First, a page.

Philosophical Style: An Anthology about the Writing and Reading of Philosophy

Philosophical Style: An Anthology about the Writing and Reading of Philosophy

Philosophical Style: An Anthology about the Writing and Reading of Philosophy

Philosophical Style: An Anthology about the Writing and Reading of Philosophy

Excerpt

There may be good reasons as well as bad ones why the topic of philosophical style has been consistently ignored both by literary critics of style and by philosophers themselves. On the one hand, if philosophy is a search for wisdom or more particularly truth (as most philosophers have agreed that it in some sense is), the philosopher will understandably concentrate his own efforts and his reader's attention on the object of that search. The most significant issue in an argument for the existence of God, it would then be reasonable to claim, is whether the argument stands up as argument -- whether God in fact exists; and little time or interest and perhaps even material would remain, if this first issue could be settled, either for deconstructing or for reconstructing the "style" of that argument as distinguishable from its substance.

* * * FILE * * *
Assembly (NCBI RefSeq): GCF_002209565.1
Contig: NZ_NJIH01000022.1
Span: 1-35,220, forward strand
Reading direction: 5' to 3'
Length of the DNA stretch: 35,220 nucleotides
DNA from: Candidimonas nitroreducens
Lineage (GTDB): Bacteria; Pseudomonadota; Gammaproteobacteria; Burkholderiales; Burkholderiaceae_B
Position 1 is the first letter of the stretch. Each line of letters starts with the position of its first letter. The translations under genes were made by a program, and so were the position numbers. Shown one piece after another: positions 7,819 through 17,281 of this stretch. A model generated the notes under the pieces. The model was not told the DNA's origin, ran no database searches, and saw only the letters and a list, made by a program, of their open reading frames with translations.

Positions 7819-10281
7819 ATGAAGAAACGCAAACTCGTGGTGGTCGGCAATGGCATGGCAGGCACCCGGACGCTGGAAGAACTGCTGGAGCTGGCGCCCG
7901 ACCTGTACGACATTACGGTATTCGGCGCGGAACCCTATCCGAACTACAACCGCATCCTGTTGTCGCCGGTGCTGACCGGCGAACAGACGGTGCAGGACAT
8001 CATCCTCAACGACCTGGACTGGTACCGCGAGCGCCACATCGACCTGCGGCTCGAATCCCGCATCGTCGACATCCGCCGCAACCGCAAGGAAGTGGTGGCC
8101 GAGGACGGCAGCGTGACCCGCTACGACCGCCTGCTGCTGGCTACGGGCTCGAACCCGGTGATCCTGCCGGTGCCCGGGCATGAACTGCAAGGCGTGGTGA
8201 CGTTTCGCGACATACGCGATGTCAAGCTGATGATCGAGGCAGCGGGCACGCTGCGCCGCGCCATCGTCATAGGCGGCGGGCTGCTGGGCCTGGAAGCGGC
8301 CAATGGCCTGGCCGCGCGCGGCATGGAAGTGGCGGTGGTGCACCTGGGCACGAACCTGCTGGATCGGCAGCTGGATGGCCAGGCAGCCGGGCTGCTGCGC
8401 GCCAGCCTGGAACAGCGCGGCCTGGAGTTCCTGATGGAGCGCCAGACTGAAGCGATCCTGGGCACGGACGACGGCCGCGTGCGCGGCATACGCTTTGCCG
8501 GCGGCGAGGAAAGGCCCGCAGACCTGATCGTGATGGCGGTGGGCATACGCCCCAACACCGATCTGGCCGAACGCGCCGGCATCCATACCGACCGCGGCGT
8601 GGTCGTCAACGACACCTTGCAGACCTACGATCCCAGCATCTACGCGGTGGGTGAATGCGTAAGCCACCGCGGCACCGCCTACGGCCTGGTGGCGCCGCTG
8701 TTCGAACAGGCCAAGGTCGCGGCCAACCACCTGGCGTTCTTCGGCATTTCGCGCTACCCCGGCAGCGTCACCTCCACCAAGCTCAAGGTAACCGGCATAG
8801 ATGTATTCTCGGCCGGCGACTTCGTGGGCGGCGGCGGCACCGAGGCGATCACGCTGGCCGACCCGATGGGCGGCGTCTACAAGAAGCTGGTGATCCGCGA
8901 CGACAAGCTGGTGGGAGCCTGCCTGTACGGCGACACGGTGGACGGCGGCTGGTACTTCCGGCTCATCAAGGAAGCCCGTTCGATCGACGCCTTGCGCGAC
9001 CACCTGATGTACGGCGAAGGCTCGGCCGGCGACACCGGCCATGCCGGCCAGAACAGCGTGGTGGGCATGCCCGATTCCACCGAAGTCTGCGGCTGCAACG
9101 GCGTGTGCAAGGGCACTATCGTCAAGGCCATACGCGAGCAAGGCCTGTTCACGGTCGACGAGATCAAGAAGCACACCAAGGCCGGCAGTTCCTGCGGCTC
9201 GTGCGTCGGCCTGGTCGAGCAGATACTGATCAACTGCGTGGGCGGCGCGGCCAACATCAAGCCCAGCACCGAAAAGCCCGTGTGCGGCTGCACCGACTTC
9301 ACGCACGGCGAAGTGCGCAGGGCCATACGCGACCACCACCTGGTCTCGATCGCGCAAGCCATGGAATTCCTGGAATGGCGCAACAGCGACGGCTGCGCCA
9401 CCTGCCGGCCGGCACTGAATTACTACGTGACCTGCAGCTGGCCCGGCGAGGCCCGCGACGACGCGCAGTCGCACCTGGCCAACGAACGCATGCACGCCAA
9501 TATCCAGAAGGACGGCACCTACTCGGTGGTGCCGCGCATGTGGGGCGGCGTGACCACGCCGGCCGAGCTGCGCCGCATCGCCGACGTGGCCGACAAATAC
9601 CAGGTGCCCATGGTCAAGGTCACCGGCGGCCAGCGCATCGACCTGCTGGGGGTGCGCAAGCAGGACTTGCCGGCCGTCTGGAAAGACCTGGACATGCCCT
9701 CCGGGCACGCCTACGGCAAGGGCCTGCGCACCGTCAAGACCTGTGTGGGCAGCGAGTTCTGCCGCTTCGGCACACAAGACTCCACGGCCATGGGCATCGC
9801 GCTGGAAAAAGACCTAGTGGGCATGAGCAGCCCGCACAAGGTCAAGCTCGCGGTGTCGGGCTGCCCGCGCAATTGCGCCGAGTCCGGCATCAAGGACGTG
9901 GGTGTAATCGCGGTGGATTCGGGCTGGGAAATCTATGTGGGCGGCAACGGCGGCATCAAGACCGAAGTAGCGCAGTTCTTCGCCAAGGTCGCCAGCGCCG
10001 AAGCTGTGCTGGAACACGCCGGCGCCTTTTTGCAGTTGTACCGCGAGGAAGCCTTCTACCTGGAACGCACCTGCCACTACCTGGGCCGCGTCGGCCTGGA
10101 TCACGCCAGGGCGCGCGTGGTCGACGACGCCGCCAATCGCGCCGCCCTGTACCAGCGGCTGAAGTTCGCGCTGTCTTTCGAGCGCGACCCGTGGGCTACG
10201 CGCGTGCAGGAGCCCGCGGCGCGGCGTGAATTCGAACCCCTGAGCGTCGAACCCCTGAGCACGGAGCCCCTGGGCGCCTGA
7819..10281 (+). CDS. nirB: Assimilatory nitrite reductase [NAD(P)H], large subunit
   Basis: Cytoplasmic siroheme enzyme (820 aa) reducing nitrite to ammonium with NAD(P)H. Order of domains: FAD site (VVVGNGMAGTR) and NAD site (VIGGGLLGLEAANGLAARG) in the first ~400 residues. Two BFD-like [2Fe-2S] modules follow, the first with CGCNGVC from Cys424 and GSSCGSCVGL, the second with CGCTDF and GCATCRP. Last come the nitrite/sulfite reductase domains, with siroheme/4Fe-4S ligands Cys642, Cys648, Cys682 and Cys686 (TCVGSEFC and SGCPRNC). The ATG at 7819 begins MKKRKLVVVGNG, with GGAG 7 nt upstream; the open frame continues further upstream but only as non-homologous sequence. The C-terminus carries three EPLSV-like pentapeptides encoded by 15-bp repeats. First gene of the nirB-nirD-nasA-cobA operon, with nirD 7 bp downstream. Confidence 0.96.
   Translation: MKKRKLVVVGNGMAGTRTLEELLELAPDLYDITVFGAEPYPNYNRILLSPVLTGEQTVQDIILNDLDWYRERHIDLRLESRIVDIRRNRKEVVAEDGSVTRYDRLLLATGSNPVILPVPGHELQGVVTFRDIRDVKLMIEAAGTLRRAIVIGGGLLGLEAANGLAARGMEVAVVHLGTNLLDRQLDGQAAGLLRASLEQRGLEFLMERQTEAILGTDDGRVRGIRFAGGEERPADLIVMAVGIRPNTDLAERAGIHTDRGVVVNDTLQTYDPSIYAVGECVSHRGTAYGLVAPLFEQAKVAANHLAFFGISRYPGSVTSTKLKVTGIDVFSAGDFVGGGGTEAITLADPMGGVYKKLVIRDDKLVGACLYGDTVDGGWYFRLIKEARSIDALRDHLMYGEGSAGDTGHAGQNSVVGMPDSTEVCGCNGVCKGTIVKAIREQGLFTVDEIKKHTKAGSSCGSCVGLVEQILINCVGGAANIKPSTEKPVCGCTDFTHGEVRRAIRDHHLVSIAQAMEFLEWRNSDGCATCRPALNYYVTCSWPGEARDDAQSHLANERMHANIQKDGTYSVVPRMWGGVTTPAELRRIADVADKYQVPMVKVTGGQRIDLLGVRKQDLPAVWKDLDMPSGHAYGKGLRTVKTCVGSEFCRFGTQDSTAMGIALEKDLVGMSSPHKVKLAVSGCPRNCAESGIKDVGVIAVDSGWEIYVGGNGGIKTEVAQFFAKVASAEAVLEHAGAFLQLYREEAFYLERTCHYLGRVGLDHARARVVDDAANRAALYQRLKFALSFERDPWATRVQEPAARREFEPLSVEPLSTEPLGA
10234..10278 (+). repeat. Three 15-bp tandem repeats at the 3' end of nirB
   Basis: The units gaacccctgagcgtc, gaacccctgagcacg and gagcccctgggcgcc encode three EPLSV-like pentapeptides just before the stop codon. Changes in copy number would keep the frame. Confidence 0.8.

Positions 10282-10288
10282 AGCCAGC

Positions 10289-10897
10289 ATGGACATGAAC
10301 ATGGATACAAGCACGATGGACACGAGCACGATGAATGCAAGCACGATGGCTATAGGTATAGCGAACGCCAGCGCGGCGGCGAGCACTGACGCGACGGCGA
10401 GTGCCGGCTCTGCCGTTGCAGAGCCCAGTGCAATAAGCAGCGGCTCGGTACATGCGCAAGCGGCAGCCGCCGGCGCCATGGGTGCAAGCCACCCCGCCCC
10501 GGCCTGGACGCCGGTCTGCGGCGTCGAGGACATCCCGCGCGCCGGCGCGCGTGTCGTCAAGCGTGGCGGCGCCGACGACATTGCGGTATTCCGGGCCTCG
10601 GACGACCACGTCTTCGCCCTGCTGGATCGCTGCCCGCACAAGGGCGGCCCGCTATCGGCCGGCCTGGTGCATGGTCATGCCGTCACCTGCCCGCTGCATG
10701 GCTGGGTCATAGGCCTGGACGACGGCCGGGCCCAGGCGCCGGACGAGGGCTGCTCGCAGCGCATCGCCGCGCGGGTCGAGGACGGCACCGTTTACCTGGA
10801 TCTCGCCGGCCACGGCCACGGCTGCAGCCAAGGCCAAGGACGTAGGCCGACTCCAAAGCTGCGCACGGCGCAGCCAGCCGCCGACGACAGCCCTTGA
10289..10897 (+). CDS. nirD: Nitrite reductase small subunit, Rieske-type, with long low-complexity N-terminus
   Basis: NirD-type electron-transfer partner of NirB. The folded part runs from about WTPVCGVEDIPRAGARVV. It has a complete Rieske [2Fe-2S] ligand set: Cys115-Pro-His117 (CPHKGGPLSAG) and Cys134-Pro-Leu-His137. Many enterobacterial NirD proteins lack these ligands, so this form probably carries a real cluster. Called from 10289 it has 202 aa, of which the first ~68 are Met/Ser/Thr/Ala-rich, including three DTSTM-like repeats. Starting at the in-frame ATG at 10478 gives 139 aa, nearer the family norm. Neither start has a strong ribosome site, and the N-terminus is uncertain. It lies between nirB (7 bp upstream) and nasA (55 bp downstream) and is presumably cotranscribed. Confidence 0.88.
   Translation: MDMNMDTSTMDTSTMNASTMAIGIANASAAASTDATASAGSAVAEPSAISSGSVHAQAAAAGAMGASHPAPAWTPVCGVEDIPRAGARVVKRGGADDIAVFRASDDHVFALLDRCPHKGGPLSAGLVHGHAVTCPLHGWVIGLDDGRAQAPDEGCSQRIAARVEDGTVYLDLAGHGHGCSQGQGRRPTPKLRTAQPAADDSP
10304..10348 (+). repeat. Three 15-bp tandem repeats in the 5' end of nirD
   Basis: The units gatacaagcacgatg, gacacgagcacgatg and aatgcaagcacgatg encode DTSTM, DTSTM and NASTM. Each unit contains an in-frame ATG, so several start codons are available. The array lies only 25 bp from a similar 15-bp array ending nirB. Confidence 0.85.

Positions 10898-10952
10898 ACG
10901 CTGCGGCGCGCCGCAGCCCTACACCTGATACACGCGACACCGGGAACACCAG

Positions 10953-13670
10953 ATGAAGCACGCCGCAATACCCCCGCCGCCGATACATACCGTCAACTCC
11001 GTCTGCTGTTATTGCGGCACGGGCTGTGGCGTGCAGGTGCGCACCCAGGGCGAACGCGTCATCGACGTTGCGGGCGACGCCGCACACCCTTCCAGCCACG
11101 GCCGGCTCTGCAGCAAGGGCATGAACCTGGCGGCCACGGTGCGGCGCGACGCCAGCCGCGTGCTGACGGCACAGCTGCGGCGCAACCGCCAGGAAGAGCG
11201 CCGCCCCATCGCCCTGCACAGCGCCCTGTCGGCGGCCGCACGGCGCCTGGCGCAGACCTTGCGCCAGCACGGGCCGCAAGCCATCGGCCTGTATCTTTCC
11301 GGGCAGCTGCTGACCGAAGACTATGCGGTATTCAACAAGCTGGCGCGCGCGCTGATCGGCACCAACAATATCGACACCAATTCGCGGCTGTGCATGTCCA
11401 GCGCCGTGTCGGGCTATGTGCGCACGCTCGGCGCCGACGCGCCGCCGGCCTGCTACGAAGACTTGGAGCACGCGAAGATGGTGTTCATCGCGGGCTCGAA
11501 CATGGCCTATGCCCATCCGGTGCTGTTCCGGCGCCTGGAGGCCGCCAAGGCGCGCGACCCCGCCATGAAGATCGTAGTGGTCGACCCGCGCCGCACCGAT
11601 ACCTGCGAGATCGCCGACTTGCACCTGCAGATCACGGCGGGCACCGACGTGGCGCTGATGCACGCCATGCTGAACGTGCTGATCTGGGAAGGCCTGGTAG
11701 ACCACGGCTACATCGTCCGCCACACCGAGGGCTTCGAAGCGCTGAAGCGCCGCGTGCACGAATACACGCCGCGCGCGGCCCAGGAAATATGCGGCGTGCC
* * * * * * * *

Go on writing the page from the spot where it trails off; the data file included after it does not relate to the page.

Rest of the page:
The tendency in this direction could only be strengthened, moreover, by the fact that some of the . . .

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